Sam Kong <sam.s.kong / gmail.com> wrote:
> Hello!
>
> I have a question about using instance member variables in a method.
> This is rather a general OO implementation question than specific Ruby
> one.
>
> As you know, all instance methods can access insatance member
> variables freely.
> Thus, instance member variables are like global variables in a class
> (I mean... in an object).
> So you don't have to pass those data beween methods in a class.
>
> However, I feel more comfortable when I make those data passed as
> arguments.
>
> See the examples (very simple and stupid one):
>
> class Tax1
> def initialize(emp_id)
> @emp_id = emp_id
> end
>
> def tax
> #explicitly pass the argument even if get_salary can access @emp_id
> salary = get_salary(@emp_id)
> return salary * 0.1
> end
>
> def get_salary(emp_id)
> #do some calcuation using emp_id and data from db
> #...
> return salary
> end
>
> private :get_salary
>
> end
>
> class Tax2
> def initialize(emp_id)
> @emp_id = emp_id
> end
>
> def tax
> salary = get_salary #no argument
> return salary * 0.1
> end
>
> def get_salary
> #do some calcuation using @emp_id and data from db
> #...
> return salary
> end
>
> private :get_salary
>
> end
>
>
> For public methods, it's obvious that you shouldn't put arguments as
> the format affects objects' clients.
> But for private methods, I like to make the methods more standalone
> (not depending the member variables).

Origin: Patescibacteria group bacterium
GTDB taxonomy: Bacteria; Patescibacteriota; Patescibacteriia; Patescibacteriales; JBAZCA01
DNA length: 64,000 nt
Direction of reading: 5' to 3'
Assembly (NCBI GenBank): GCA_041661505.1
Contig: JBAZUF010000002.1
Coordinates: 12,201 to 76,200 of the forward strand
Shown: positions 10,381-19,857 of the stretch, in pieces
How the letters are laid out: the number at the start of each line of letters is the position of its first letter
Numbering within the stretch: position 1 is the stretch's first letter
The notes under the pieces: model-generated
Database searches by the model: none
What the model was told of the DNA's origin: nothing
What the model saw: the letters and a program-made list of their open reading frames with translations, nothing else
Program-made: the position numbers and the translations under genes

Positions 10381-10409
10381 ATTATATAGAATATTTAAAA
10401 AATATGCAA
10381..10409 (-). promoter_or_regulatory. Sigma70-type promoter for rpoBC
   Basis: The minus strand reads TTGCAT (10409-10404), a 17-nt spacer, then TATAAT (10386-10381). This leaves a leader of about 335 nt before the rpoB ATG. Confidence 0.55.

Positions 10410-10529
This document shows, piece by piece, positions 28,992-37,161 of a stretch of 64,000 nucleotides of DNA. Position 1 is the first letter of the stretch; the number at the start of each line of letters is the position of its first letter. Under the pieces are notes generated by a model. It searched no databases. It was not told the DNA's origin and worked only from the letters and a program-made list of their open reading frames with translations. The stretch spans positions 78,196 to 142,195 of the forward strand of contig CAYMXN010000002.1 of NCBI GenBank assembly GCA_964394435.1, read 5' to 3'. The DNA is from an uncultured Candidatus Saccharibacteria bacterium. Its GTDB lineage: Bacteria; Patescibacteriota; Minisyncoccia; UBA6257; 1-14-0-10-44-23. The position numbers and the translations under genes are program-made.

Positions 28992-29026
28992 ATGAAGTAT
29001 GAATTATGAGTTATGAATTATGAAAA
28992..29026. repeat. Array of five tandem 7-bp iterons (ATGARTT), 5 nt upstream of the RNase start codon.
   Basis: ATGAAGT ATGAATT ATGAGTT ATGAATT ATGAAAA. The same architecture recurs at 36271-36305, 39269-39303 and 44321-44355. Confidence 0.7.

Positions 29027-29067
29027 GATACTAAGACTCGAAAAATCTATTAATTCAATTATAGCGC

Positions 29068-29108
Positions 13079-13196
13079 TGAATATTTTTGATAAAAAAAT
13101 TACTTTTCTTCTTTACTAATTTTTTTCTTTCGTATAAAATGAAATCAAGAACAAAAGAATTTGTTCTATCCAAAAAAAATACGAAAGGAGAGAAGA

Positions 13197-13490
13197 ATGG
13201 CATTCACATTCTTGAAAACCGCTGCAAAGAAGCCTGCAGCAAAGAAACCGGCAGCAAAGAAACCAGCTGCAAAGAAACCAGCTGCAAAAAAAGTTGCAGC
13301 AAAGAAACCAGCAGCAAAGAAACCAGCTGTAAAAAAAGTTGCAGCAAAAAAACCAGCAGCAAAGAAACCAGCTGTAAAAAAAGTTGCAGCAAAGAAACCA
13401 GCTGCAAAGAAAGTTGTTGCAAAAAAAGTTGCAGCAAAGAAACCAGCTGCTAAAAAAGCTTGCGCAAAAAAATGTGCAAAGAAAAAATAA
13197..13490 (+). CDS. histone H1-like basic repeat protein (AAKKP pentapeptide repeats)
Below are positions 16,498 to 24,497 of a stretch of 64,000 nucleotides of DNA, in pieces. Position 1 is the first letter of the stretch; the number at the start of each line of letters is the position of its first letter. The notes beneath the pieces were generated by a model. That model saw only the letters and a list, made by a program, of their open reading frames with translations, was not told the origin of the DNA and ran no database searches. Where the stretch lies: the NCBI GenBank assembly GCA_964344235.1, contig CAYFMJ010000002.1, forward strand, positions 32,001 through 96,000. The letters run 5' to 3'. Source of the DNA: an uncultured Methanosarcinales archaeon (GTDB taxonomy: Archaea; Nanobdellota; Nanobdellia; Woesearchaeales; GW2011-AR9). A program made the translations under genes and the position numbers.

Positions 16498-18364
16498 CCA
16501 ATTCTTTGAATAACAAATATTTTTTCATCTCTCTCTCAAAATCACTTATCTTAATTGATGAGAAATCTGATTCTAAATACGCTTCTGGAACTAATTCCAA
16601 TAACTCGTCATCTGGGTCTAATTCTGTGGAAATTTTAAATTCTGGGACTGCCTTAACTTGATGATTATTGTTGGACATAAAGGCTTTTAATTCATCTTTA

>
> Is this an acceptable habit?

Well, acceptable by whom?  If you work on this code with other people you 
should ask them.  If you're doing it all on your own and don't plan to 
distribute it you decide. :-)

> Do you feel the same way as I do?

Not exactly.  I usually draw a line between general algorithms and methods 
specific to an instance.  When implementing general algorithms, I choose 
static methods in Java and class methods in Ruby thus making clear they 
don't depend on instance state.

class SillyExample
  attr :foo

  def initialize(foo) @foo = foo end

  def to_s
    # instance method
    SillyExample.transform foo
    # alternative invocation:
    # self.class.transform foo
  end

  def self.transform(s)
    # algorithm
    s.gsub(/^.*$/, '<\\&>')
  end
end

In your example I'd probably try to keep the DB code completely out of the 
class.  There are plenty smart ways in Ruby to fetch data from a DB 
(ActiveRecord etc.) which don't make it necessary to scatter all persistency 
code throughout classes.  If you want it in there then I'd prefer a mixin 
module that does all the db stuff.  This can be reused by several classes.

HTH

Kind regards

    robert